Is the attainment of Buddhahood the end of subjectivity?

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Re: Is the attainment of Buddhahood the end of subjectivity?

Postby lobster » Tue May 21, 2013 8:04 am

MalaBeads wrote:Awareness however can suffuse the body. But awareness is "not me" either. It's just awareness.


Exactly. The Buddha had a body. Before, during and after awakening. A body, just like awareness of and in the body is a temporary arising, subjective if you will.
Awareness independent of subjective association. In other words awareness due to causality is without beginning or end. That therefore is not the end of subjectivity, neither is it the beginning or the arising . . . :thinking:
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Re: Is the attainment of Buddhahood the end of subjectivity?

Postby MalaBeads » Tue May 21, 2013 2:00 pm

lobster wrote:
MalaBeads wrote:Awareness however can suffuse the body. But awareness is "not me" either. It's just awareness.


Exactly. The Buddha had a body. Before, during and after awakening. A body, just like awareness of and in the body is a temporary arising, subjective if you will.
Awareness independent of subjective association. In other words awareness due to causality is without beginning or end. That therefore is not the end of subjectivity, neither is it the beginning or the arising . . . :thinking:


Pretty good lobster.

Even better with butter!!

:tongue:
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Re: Is the attainment of Buddhahood the end of subjectivity?

Postby Gyaltsen Tashi » Wed May 22, 2013 2:53 am

Does the question/s have anything to do with the three kayas? Just a hunch....
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Re: Is the attainment of Buddhahood the end of subjectivity?

Postby dzogchungpa » Thu May 23, 2013 4:42 am

Just starting to look through this, but maybe it's relevant:
‘I’ Without ‘I Am’: On The Presence Of Subjectivity In Early Buddhism, In The Light Of Transcendental Phenomenology - Khristos Nizamis:
http://tinyurl.com/p22th4h
Note that, in the higher tantras, there is talk of a self and an I, even though in the lower teachings the absence of self and the absence of I is what is always proclaimed. - Tony Duff
If we have to have a soul, it might as well be vidya, it is after all, permanent, unconditioned, a knower, stainless, and free from the three realms. But If we don't have to have one, vidya still has these characteristics. It is our essenceless essence. - a certain Gemini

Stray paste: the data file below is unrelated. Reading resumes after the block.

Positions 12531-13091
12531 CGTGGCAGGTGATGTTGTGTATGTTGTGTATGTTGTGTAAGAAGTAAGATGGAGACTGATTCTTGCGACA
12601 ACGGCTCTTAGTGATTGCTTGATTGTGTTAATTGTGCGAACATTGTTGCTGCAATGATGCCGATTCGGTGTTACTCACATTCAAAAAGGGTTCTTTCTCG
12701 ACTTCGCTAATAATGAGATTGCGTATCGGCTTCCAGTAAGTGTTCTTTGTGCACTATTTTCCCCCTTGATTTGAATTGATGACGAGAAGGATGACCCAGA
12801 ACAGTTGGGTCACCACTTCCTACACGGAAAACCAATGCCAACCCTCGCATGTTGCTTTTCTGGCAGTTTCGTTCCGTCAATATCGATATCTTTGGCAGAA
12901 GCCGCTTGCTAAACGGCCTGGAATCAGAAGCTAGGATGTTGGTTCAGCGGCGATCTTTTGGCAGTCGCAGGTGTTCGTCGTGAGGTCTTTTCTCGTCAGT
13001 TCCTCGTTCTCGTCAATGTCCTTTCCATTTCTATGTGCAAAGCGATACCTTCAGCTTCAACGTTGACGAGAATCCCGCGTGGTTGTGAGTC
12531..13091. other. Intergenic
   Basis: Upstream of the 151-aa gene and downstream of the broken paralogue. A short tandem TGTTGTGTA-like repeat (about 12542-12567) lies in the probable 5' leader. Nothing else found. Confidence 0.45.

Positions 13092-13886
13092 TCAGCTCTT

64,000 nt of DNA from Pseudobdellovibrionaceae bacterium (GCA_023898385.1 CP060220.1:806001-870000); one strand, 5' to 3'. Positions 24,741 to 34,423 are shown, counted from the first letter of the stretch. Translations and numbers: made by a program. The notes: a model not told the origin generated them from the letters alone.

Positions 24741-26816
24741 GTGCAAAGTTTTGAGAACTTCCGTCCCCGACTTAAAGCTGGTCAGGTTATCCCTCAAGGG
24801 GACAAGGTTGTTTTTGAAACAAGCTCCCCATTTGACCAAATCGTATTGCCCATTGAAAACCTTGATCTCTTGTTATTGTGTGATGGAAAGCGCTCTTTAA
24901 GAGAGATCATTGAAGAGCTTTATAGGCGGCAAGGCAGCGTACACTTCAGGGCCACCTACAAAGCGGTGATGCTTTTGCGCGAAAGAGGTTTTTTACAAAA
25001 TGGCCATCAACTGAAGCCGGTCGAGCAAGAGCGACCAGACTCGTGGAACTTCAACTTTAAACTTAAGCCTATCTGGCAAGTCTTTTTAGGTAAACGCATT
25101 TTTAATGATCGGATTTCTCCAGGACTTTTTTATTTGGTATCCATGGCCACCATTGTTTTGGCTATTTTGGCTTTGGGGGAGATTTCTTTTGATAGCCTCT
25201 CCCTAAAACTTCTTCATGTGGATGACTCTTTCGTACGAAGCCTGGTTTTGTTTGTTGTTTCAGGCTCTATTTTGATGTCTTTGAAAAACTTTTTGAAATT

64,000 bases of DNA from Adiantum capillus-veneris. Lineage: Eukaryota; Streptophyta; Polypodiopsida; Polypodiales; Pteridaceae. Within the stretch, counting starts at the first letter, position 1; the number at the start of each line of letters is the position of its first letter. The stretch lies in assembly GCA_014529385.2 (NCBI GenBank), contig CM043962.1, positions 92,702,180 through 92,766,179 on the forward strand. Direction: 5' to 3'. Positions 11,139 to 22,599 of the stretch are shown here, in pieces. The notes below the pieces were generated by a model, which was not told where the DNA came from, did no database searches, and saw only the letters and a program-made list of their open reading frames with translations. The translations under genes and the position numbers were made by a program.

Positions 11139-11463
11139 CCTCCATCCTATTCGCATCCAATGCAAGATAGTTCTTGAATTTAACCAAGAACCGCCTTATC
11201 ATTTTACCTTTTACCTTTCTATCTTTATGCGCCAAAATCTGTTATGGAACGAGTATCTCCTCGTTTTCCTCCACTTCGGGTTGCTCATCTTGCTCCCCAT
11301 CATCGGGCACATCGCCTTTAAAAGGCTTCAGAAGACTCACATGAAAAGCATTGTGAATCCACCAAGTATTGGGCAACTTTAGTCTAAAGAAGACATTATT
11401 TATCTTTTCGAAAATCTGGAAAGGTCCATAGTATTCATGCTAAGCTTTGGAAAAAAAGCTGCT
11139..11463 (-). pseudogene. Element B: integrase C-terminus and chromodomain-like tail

To educate the educated is notoriously difficult. - Jacques Barzun
སརྦ་དྷརྨ་དྷཱ་ཏུ་ཨཱཏྨ་ཀོ་྅ཧཾ༔
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Re: Is the attainment of Buddhahood the end of subjectivity?

Postby Gyaltsen Tashi » Thu May 23, 2013 2:17 pm

I am not ready to give up my personal history. In fact I still bear grudges.
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Re: Is the attainment of Buddhahood the end of subjectivity?

Postby wisdom » Fri May 24, 2013 12:29 am

We dont really give up our personal history, we simply come to understand the nature of phenomena and so stop clinging to personal history. We stop thinking that its so important where we came from, who we have known, what we have done, what we are doing, what we will do. We lose all our conceit towards ourselves and our idea of ourselves. We maintain many of the same likes and dislikes, but we no longer cling to them as real, we understand they have the nature of illusion. In other words we become free from ourselves, no longer prisoners to our own minds and our past.

We don't really lose anything worth keeping, and we gain our freedom.
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Re: Is the attainment of Buddhahood the end of subjectivity?

Postby undefineable » Fri May 24, 2013 1:17 am

wisdom wrote:We dont really give up our personal history, we simply come to understand the nature of phenomena and so stop clinging to personal history. We stop thinking that its so important where we came from, who we have known, what we have done, what we are doing, what we will do. We lose all our conceit towards ourselves and our idea of ourselves. We maintain many of the same likes and dislikes, but we no longer cling to them as real, we understand they have the nature of illusion. In other words we become free from ourselves, no longer prisoners to our own minds and our past.

We don't really lose anything worth keeping, and we gain our freedom.

:meditate:
"Removing the barrier between this and that is the only solution" {Chogyam Trungpa - "The Lion's Roar"}
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Re: Is the attainment of Buddhahood the end of subjectivity?

Postby MalaBeads » Fri May 24, 2013 10:12 pm

Gyaltsen Tashi wrote:I am not ready to give up my personal history. In fact I still bear grudges.


Step one is to really see and know this. And apparently do. How you choose to relate to these grudges in your life is of course up to you. From a practice point of view, clinging to past hurts will only impede your path to liberation. But everyone's own liberation is up to them. Once I took my dog to dog training class. The instructor said, "You can do this is five weeks or in five months." I think it took us five years.

My own experience about giving things up is threefold. Sometimes i give something up because it just hurts too much too keep clinging. So that is 'the hard way'. Other times, I give something up because I have sufficient insight into how it works to see that it is ridiculous to keep clinging. And still other times, it seems as if past merit allows something to release all by itself, as if the sheer momentum of practice makes something easier.

Holding grudges is common but not helpful. But your path is your own. i wish you luck.
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